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Avatar provides live signing on stage in unique project

Avatar and actor on stage
Riksteatern Crea's technical know-how offers many possibilities for the avatar to be projected anywhere on the stage, approaching from the side or appearing behind the actor's shoulder.

With enormous eyes, a huge mouth and defined, prominent eyebrows, an avatar in the form of a ghost using sign language in real time takes the stage. During 2022, Riksteatern Crea – one of the world’s leading sign language theatres – and researchers at Lund University Humanities Lab trialled new innovative and creative solutions in order to make the technology work for this multi-dimensional theatre experience.

We are sitting in the Humanities Lab studio in Lund. On computer screens, research engineer Stefan Lindgren is showing us what it takes to bring an avatar to life. The technique is called motion capture, abbreviated to mocap, and it records and stores movements on a computer. Gaming and movies have long worked on making characters’ movements realistic. ABBA made their comeback using the technology, while the film “Avatar,” released a decade ago, features astonishing scenes. 

Streaming in real time

The basic idea is to create a three-dimensional recording – small round markers are attached to different points on a person’s body. These markers are recorded by a large number of mocap cameras, which are placed around the person. When the person moves, the system’s computers record their movements in three dimensions. Special software transfers the movements from the person to the corresponding points on a computer-generated body. Until now, the Humanities Lab has never streamed the results in real time, instead they have worked with large volumes of data afterwards.

“We help many different kinds of researchers, such as archaeologists, linguists and behavioural scientists, and we have long experience of making recordings. But when Riksteatern Crea wanted to research whether signing avatars could be live-streamed, I thought blimey – that is a seriously exciting challenge,” Stefan Lindgren recalls.

Researcher and a computer
Stefan Lindgren showing how movements are recorded and stored on a computer screen. Photo: Bodil Malmström

Small details make the difference

Riksteatern Crea is the leading Swedish professional theatre for deaf people – actors and audience alike. Along with Humanities Lab’s mocap experts, Artistic Director Mindy Drapsa, the director and actors started testing and working in the mocap studio. One of the challenges is that signers express language through bodily gestures, while grammatical detail is conveyed by the face. How could we get at those tiny details in the pattern of movement and simultaneously stream in real time? 

Placing markers on the face did not work, the nuances were difficult to capture. Eventually, the researchers found an app that uses a smart phone to film tiny facial movements. Along with gloves, which the researchers were able to calibrate better, as well as the filming from the mocap cameras, it was possible to use three systems to register all the movements at the same time and stream them to the virtual figure. The results were surprisingly good.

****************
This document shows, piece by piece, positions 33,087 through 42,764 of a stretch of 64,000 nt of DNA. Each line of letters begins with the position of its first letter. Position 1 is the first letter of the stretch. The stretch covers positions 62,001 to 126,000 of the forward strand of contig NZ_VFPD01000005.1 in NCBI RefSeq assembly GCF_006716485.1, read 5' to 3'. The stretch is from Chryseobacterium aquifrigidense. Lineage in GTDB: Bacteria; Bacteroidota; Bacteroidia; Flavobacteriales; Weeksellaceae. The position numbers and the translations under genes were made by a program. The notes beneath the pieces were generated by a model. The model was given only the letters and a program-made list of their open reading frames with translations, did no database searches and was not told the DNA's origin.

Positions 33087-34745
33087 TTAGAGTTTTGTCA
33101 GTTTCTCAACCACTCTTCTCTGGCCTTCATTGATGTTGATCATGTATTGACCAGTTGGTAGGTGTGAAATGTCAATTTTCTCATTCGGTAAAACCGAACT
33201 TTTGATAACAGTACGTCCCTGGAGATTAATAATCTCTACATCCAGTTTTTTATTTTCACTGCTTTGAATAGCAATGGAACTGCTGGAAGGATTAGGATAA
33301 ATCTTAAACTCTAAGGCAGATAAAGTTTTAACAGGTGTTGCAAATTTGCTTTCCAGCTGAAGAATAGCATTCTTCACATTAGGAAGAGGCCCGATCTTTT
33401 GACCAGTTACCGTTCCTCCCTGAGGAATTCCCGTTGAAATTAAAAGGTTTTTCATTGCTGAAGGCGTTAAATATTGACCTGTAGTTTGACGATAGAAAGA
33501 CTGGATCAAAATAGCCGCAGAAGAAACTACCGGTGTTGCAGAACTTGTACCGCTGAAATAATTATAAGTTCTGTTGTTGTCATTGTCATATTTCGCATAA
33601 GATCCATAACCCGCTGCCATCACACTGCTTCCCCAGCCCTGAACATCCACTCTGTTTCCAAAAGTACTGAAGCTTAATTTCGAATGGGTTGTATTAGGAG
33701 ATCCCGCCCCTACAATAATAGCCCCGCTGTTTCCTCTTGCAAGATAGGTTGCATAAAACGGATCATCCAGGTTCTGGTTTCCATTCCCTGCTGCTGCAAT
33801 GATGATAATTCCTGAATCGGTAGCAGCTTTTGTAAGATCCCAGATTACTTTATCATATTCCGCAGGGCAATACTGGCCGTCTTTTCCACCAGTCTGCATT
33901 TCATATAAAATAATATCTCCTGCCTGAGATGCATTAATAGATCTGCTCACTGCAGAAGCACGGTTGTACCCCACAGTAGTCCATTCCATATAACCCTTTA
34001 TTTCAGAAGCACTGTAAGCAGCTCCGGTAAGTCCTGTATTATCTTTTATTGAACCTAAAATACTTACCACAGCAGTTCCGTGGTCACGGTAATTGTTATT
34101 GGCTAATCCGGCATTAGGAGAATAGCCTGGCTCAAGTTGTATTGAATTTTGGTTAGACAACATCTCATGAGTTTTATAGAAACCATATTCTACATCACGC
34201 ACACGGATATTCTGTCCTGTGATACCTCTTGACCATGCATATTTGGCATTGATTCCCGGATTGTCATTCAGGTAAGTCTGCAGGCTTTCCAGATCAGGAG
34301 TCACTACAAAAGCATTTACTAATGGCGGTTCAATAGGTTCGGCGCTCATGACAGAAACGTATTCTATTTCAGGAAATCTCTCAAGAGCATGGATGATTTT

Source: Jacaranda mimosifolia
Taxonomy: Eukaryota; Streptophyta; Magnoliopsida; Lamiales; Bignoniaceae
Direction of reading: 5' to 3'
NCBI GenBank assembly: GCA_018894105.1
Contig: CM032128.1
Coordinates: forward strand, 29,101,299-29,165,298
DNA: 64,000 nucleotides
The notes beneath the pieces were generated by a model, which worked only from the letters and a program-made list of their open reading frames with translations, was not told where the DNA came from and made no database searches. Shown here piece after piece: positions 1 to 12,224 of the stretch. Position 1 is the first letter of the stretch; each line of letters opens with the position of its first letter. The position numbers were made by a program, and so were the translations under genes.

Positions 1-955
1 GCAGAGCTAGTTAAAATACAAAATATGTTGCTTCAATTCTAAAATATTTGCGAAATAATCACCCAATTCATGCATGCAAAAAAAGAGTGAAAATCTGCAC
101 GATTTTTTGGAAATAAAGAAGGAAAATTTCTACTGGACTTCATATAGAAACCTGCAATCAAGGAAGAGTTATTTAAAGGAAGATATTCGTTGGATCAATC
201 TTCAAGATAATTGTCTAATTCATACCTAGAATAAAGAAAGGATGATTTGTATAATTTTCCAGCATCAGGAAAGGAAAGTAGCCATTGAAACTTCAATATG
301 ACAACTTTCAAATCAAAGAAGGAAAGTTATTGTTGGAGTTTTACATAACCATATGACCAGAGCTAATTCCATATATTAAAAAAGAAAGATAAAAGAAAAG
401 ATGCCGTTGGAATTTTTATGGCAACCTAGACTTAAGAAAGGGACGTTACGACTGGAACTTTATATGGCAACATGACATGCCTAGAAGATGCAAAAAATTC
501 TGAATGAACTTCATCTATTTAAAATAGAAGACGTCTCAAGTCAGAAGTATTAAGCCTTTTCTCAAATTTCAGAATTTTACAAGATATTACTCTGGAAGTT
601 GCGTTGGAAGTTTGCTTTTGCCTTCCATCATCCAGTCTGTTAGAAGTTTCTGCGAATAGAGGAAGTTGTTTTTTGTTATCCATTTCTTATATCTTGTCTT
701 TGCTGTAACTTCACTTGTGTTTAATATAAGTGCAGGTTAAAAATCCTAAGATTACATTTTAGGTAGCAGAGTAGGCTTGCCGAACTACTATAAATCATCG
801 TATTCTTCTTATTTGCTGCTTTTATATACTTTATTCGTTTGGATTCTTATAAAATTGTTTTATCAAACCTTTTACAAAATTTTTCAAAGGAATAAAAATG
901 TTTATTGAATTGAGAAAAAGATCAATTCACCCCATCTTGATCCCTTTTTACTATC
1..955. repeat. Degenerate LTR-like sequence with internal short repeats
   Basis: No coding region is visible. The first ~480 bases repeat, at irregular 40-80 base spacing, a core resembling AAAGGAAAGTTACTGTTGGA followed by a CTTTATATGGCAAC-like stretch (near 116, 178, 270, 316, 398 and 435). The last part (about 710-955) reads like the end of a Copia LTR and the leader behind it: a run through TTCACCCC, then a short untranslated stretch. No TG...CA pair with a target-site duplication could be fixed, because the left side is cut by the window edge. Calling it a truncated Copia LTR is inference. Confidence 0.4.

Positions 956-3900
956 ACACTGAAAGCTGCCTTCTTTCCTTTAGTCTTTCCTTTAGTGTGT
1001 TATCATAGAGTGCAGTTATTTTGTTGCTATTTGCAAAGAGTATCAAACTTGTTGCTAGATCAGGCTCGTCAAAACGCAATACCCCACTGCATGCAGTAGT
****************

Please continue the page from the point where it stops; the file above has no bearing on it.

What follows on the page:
“Everything rests on the system being able to see the signing actor and how well the virtual character can interact. If a little marker falls off the actor, chaos ensues. That might mean that one leg will not move, which looks very strange. Taking the leap and daring to do this live, something that has never been done before, is brave,” Stefan Lundgren says.

Riksteatern Crea’s technological know-how also gives a lot of opportunities for the avatar to be projected onto any part of the stage, to fly in from the wings or appear behind the actor’s shoulder. 

Globally unique projects

During the autumn, this unique concept has been tested on the audience for the play “Spöket på Canterville” (The Canterville Ghost), and received a positive response. In 2025, the theatre troupe will embark on a nationwide tour. The signing actor does not even need to travel – the technology can all be taken care of remotely. But how will the public be made to realise that it is live? 

“The play might start with the ghost approaching the audience, talking to them in sign language and engaging in conversation. The avatar is not simply an add-on, it actually brings a lot to the scenography,” Stefan Lindgren explains.

After a long working process, Artistic Director Mindy Drapsa feels very positive about the development of Riksteatern Crea’s ambitions in this globally unique project.

“It will be incredibly exciting to see a signing avatar on the stage. The audience we tested it on were overwhelmed at experiencing an expressive avatar using sign language in real time. That is an experience that you cannot describe.”

Stefan Lindgren

Lund University Humanities Lab

The Humanities Lab is part of the university-wide research infrastructure, and is based at the Faculties of Humanities and Theology. The lab provides access to various kinds of measurement instruments, method knowledge of equipment, e-science tools and materials, and expertise in data processing. Lab activities are focused on research into communication, culture, cognition and learning. Many projects, however, are interdisciplinary, and are conducted in collaboration with social science, medicine, science, technology and e-science. Partners and collaborators are found locally at Lund University, as well as nationally and internationally.

Riksteatern Crea produces ground-breaking dramatic art in Swedish Sign Language. Since 1977, Riksteatern Crea has been part of the Swedish National Theatre.